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In Leon, Barricades Are Not Enough, Residents Dig Ditches On Public Roads For Safety Measures

After the government’s decision to destroy the barricades in León, the citizens decided on Tuesday to build ditches (zanjas in Spanish) on the public roads of the neighborhoods Laborío, Zaragoza and Sutiaba, as a means of protection against the stalking of the so-called “trucks of death”.

Ditches as a means of protection against the stalking of the so-called death trucks. Photo: José Luis González / END –

Since last June 22, the municipality with the support of armed police and paramilitaries and “men in hoods”, have been given the task of intimidating the population and destroy the more than 400 barricades. Dozens of injured and arrested as a result.

“It’s inhumane what the police are doing, they shoot at all the people they see in the streets, they remove the barricade but they do not respect the citizens, this Monday I spent 45 minutes sheltered in a house for fear of being killed”, said Martinez, who called on the government to regulate this situation.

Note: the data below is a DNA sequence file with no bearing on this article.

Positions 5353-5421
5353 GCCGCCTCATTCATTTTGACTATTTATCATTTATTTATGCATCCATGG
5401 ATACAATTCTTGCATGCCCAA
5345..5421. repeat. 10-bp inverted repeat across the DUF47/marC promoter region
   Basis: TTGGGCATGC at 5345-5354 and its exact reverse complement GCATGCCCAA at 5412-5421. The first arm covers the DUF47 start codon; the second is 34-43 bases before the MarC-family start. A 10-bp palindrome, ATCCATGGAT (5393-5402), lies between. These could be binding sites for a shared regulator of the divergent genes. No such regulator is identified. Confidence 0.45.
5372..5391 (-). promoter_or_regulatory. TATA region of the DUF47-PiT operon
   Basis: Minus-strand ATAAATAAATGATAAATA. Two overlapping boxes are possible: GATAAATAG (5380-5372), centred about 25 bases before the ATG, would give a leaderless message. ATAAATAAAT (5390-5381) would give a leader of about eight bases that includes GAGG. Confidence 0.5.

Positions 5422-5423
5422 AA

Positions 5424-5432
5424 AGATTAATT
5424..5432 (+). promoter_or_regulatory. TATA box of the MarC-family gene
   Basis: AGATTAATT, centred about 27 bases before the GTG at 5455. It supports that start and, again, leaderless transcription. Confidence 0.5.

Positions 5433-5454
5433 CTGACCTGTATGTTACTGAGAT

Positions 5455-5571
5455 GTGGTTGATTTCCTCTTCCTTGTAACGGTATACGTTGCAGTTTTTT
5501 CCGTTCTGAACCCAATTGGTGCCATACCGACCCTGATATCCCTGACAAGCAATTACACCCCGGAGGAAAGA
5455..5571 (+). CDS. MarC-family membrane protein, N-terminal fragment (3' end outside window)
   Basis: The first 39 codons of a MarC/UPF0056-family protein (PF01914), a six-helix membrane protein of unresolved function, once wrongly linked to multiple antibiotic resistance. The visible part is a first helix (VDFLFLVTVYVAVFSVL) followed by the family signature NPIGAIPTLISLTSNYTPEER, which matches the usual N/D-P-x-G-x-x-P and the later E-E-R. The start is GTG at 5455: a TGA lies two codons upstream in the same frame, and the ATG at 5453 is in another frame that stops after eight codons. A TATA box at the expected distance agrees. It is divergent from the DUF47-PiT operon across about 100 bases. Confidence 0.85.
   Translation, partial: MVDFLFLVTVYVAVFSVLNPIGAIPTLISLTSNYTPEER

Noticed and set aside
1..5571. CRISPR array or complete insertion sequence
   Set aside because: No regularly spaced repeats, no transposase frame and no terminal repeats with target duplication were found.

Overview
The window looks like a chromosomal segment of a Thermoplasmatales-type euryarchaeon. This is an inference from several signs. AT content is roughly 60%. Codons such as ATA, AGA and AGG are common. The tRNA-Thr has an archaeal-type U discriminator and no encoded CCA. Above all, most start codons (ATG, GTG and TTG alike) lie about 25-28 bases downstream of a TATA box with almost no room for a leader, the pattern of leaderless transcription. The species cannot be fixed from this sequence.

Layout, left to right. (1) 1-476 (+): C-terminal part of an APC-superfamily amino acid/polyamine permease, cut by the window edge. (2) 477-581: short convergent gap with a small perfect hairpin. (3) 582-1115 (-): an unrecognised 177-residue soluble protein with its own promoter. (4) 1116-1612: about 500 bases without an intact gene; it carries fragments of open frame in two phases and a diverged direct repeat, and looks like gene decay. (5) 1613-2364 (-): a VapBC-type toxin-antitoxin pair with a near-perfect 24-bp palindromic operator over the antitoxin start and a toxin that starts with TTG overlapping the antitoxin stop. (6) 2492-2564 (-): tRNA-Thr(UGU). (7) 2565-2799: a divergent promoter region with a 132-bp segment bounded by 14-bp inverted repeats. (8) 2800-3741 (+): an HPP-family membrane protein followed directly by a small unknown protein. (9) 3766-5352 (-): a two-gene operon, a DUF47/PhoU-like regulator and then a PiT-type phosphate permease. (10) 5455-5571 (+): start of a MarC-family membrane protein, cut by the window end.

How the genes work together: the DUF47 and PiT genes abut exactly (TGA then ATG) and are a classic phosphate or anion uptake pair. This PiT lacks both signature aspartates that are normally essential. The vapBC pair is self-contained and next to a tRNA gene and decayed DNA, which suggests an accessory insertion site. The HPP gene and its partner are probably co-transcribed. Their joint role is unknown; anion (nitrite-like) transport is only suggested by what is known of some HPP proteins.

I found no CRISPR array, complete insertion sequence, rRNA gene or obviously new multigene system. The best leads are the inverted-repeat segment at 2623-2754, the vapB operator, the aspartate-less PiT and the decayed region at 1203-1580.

For his part, Byron Fuentes, a bus driver at the Sutiaba Bus Terminal, said he has stopped working for 10 days but supports the protests of the people.

“The roads are obstructed but we seek to circulate even against it but the important thing is to provide the service and respect the struggle that the population has,” said Fuentes, a member of Cotranscul.

Ditches as a means of protection against the stalking of the so-called death trucks. Photo: José Luis González / END –

Francisco Ramón Berrios, one of the more than three thousand “caponeros” (moto taxi drivers) who circulate illegally in the city, said that the barricades have not been an obstacle to work.

“The people who are in the barricades have left areas free for the pedestrian and vehicular crossing above all in the morning hours, at night they close them again as a precaution,” said Berrios, who admitted that the business has been very good.

Source (in Spanish): El Nuevo Diario

Article originally appeared on Today Nicaragua and is republished here with permission.

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